U.S. Civil Rights Commissioner Peter Kirsanow asked on Monday whether the Obama administration is preparing to allow 34 million new immigrants into the United States over the next five years.
In a letter to Obama and the Congressional Black Caucus, Kirsanow warned President Barack Obama and the Congressional Black Caucus that Obama’s planned executive amnesty would “devastate” America’s black workers the most. He said his concerns “center around the effect such grant of legal status will have on two subsets of American workers: low-skilled workers, particularly low-skilled black workers, and high-skilled STEM workers.”
He noted that a recent USCIS solicitation, which Breitbart News first reported, provides that “the estimated maximum for the entire contract is 34 million cards.”
“Given that the base ordering period is 02/01/15 to 01/30/16, with optional ordering periods that last only until 01/30/20, this solicitation contemplates that USCIS will grant an estimated 34 million Permanent Resident Cards (PRC) and Employment Authorization Documents (EAD) in only five years,” he added. “Such an increase in lawful workers would have a deleterious effect on low-skilled American workers, particularly black workers.”
Kirsanow noted that “some members of your administration have attempted to dismiss questions about why DHS would issue a draft solicitation for such a large number of identity documents.” But he added that “given that the solicitation itself states that it contemplates immigration reform, and you have publicly discussed issuing work authorizations via executive action (and have indeed done so in the past under Deferred Action for Childhood Arrivals), it seems prudent to take DHS at its word.”
Obama said he intends to enact an executive amnesty “by the end of the year” after he delayed it to give Senate Democrats a better chance at retaining control of the Senate. He has also pressed Congress to pass comprehensive amnesty legislation that would give illegal immigrants a path to citizenship and allow for massive increases in foreign guest workers and immigrants. Last year, pro-amnesty advocates had a fit when Sen. Jeff Sessions (R-AL) said that the Senate’s “Gang of Eight” amnesty bill would allow nearly 30 million more new immigrants into the United States. As Breitbart News has reported, a “Center for Immigration Studies (CIS) report found that all of the net gain in employment during that period (the last 13 years) went to illegal and legal immigrants. And the Congressional Budget Office determined that comprehensive amnesty legislation would lower the wages of American workers.”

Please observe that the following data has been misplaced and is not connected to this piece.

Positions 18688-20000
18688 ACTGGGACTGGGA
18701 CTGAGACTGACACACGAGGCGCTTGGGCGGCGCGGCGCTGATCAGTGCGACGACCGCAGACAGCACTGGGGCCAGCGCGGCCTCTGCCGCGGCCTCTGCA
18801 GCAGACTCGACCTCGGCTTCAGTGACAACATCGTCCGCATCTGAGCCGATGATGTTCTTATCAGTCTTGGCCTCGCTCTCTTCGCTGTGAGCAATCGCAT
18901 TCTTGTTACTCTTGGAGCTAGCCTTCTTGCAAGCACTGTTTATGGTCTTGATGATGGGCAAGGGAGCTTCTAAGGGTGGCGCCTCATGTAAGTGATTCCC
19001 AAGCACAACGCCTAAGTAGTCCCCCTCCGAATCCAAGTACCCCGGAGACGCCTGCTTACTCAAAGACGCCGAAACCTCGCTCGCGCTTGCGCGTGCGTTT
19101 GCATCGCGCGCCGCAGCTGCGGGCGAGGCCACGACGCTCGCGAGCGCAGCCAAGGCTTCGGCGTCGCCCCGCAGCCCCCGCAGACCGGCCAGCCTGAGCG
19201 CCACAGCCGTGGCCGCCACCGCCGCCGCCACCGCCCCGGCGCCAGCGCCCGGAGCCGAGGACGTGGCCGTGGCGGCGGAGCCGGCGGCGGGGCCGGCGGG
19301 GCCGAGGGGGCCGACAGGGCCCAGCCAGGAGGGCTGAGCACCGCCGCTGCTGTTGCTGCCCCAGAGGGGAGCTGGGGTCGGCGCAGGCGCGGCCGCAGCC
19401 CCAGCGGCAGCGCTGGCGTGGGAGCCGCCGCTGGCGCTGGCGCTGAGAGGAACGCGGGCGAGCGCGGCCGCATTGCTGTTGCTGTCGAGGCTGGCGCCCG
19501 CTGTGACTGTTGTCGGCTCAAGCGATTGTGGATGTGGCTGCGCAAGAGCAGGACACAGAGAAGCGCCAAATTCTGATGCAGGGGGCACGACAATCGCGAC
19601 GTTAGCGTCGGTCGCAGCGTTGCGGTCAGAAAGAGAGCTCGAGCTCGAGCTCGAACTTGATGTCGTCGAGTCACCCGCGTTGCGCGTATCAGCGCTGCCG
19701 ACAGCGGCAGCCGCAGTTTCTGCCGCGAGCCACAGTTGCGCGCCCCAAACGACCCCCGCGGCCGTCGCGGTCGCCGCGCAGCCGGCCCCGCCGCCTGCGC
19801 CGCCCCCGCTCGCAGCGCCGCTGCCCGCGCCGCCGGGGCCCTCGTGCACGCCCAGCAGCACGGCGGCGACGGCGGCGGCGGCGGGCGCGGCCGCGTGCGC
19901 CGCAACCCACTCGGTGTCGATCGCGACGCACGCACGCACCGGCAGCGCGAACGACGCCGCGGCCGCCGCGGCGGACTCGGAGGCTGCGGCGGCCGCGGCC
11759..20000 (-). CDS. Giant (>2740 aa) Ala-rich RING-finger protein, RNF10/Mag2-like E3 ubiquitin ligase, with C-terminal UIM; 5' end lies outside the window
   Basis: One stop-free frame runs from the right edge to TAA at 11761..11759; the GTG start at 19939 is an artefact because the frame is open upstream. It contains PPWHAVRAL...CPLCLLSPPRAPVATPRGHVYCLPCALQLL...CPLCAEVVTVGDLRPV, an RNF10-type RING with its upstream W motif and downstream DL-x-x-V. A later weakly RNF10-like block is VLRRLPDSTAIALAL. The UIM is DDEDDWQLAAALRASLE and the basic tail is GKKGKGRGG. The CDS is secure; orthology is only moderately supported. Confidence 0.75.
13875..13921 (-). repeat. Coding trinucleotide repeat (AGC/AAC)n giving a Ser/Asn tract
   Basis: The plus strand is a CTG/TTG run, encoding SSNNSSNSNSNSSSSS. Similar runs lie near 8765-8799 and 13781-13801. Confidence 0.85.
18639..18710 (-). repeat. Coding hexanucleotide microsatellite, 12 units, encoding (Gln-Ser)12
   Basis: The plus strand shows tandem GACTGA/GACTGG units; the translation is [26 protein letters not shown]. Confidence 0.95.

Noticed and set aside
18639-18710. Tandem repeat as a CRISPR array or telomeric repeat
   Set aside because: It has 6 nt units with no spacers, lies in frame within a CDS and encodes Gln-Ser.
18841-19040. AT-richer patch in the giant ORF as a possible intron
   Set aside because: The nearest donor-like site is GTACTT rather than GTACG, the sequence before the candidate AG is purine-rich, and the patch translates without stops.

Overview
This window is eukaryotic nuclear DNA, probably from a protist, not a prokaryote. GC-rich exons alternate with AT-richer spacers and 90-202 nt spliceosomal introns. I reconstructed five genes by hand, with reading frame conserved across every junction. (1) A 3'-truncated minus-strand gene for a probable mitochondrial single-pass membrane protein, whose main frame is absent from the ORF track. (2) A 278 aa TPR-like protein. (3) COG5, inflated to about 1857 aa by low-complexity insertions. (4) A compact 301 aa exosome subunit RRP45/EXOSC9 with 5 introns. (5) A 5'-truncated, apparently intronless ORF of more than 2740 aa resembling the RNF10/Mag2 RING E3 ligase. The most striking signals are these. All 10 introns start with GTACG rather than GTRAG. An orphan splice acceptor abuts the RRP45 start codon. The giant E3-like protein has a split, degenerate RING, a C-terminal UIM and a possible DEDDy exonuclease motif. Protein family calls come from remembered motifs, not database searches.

As he has written on numerous occasions to Obama and the Congressional Black Caucus, which has been supportive of Obama’s amnesty agenda, Kirsanow emphasized that “illegal immigration has a disparate impact on African-American men because these men are disproportionately represented in the low-skilled labor force.” He said Obama’s proposed “executive order will also have a negative effect on young African-Americans at the outset of their working lives” during a time in which “young, low-skilled workers are facingenormous difficulties in this economy.” He cited the grim labor force participation rate for September, which was only 44.3 percent for those over 25 with less than a high school diploma. Kirsanow said “surely some of the 55 percent who aren’t inthe labor force would like to work,” and “this problem too will be exacerbated by legalizing illegalimmigrants.”
“Granting legal status to millions of people who are in the United States illegallywill continue to depress the wages and employment opportunities of African-American men and teenagers,” he wrote.
Kirsanow also addressed the “the supposed need for an increased number of high-tech visas” by saying “there is little evidence, other than the protestations of tech titans and politicians, that there is a shortage of STEM workers in the United States.” As Howard University Public Policy Professor Ron Hira has said, tech jobs have been a traditional way for Americans to move up the economic ladder. And massive grants of foreign guest-worker visas would only undermine those opportunities for Americans during a time in which numerous scholars and studies from across the ideological spectrum have determined that America has a surplus, not a shortage, of high-tech workers.
“The problem is not that there are insufficient STEM graduates; the problem is that tech companies do not want to pay the wages American workers would demand absent a continual influx of high-tech visa holders,” Kirsanow said, citing Silicon Valley’s “desire for young, cheap, and immobile labor.” Last week, a billion-dollar Silicon Valley company was caught paying foreign workers from India $1.21 an hour.
Kirsanow also noted that granting “legal status toillegal immigrants, or even mere rumors that legal status will be granted, increases illegalimmigration,” and pointed out that “the evidence indicates that the flood of illegal immigrants acrossour southern border is mostly attributable to your directive granting temporary legalstatus to people allegedly brought to the United States as children.”
“This is unsurprising,” Kirsanow said. “When you incentivize bad behavior, you get more of it.”